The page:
Banks too reliant on fees

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Banks too reliant on fees


Despite the lowest interest rate ever, commission fees for bank services remain high, adding to the burden on consumers.

They are upset because in addition to earning little from interest, their banks are also requiring them to pay fees if they repay a loan early.

In May 2003, then-Choheung Bank announced it will raise its fee rate to 1.5 percent of the value of the loan for debtors who decide to repay loans at least two years earlier than their maturities. Then-Cheil Bank set the same 1.5 percent rate, while Shinhan Bank demanded 2 percent. The benchmark interest rate was 4.25 percent at the time. A one-year time deposit offered consumers interest rates of between 4.4 percent and 4.5 percent.

But now in 2015, the fee rate is at 1.5 percent at all banks. Although the rate remains the same as 12 years ago, the key interest rate has been lowered to 2 percent, the lowest since 2009. Time deposit rates are in the 1 percent range.

The protracted low interest rate is drawing consumers’ attention to the relatively high commissions.

In May 2013, the Financial Services Commission (FSC) and Financial Supervisory Service created a task force to supervise banks to make sure they reduce the commission fee rate.

But over the 19 months since the team was created, no bank has dropped its rate.

State-run Industrial Bank of Korea (IBK) decided to lower its fees for early repayment of loans just last week, but other commercial banks have no plan to do so, because commission fees are currently their main source of profit.

IBK said it will cut the rate from the current 1.5 percent to around 0.5 percent on Feb. 5.

The FSC distributed a research paper last week that says the fee rate for a loan should depend on the type of loan, in an effort to encourage banks to lower fees. But the authority thinks it will need to intervene.

Banks are using the low spread between deposits and loans as an excuse.

“Our bank is considering cutting the rate within the first half of the year, but it is hard for commercial banks like us to immediately follow the state-run bank,” said a bank executive who declined to be named.

Some banks are even ending existing fee exemption services. Woori Bank scrapped its fee exemption on overseas remittance through online banking on Jan. 10. Hana Bank canceled its exemption for subscribers to pensions on Jan. 2.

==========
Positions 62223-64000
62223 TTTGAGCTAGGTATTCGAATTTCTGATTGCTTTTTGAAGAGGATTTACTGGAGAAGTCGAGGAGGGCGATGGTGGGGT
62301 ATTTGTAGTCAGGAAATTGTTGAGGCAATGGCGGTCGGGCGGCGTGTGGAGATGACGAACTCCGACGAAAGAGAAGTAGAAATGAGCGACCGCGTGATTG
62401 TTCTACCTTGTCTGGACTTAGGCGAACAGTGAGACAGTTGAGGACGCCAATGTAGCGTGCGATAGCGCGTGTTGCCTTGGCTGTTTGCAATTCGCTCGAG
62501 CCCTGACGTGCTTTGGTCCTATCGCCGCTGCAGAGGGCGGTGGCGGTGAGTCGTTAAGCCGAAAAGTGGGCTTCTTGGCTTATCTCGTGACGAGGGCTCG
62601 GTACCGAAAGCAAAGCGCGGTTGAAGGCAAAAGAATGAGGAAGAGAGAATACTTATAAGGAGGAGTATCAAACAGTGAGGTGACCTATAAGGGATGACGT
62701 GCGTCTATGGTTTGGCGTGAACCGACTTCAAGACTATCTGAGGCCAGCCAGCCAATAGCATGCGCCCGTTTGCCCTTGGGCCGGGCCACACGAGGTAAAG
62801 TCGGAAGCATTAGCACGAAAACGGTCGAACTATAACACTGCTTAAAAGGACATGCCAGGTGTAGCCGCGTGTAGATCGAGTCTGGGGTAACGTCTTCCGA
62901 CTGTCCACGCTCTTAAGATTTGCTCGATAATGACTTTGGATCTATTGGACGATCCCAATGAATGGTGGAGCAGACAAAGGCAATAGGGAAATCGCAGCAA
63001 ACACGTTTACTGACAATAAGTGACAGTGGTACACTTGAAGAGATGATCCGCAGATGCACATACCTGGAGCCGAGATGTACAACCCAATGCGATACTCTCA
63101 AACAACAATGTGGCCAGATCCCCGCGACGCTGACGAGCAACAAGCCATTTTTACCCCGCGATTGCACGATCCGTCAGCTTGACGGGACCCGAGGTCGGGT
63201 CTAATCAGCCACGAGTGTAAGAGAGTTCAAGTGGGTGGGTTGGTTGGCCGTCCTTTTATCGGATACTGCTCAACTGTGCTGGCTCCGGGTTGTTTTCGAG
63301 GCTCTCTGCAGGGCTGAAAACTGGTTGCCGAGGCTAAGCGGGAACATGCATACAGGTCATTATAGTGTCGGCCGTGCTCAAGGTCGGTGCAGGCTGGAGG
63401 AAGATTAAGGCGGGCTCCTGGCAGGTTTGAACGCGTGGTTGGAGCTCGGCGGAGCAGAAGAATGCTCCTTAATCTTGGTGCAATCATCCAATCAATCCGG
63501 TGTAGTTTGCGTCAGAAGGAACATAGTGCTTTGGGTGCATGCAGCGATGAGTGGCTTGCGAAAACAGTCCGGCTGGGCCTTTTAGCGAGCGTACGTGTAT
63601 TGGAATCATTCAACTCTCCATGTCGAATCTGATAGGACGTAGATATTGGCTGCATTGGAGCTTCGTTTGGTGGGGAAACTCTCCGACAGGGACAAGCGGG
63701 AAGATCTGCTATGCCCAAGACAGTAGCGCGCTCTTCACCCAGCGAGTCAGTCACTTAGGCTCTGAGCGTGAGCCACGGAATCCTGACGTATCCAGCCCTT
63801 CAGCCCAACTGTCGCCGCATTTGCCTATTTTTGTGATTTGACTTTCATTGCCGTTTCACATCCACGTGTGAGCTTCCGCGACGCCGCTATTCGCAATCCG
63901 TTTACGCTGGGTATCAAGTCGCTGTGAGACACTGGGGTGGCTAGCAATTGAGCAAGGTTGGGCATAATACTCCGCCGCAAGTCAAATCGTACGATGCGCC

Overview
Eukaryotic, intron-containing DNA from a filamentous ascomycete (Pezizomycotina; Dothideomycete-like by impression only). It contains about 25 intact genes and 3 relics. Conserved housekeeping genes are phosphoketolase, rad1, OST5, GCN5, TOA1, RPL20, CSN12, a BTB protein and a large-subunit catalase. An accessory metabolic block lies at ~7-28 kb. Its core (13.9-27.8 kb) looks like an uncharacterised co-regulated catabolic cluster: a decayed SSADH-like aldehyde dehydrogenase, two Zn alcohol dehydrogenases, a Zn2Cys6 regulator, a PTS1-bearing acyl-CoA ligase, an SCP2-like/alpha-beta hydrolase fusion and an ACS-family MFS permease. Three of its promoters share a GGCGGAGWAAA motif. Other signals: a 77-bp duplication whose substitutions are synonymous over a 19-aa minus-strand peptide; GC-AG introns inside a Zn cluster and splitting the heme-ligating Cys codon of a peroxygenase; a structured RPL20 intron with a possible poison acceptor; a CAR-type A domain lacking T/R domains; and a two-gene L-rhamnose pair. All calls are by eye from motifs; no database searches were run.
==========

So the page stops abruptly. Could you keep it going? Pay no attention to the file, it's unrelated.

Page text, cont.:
And some banks are creating new fees. IBK added a fee for customers who use its telephone banking service to transfer money to other banks.

Consumers are taking the brunt of high fees amid low interest incomes.

“If we take out more loans or extend loans, they don’t give us extra money,” said a 42-year-old corporate employee surnamed Park. “But why do they demand these fees when we repay the loans?”

Analysts say there are fundamental problems in the structure of charging commission fees for profit at local banks. The major problem is that banks are creating unnecessary fees to make up for profits they’re not getting from other areas.

“While fees for remittance, account creation and deposits are low, those for funds and bancassurance products are high, which are not part of banks’ traditional work but are commissioned by non-banking institutions,” said Noh Jin-ho, a researcher at Hana Institute of Finance.

From 2011 to 2013, the average percentage of profits from commission fees that banks received accounted for 47.4 percent of their total profit. The average for U.S. banks was 1.6 percent.

This abnormal profit structure is harmful to banks.

“Fees for selling funds and insurance were an alternative for low margins from ordinary deposit products,” said Kim Woo-jin, a researcher at Korea Institute of Finance. If the fees stay high, they could lead to a bad relationship between consumers and banks.


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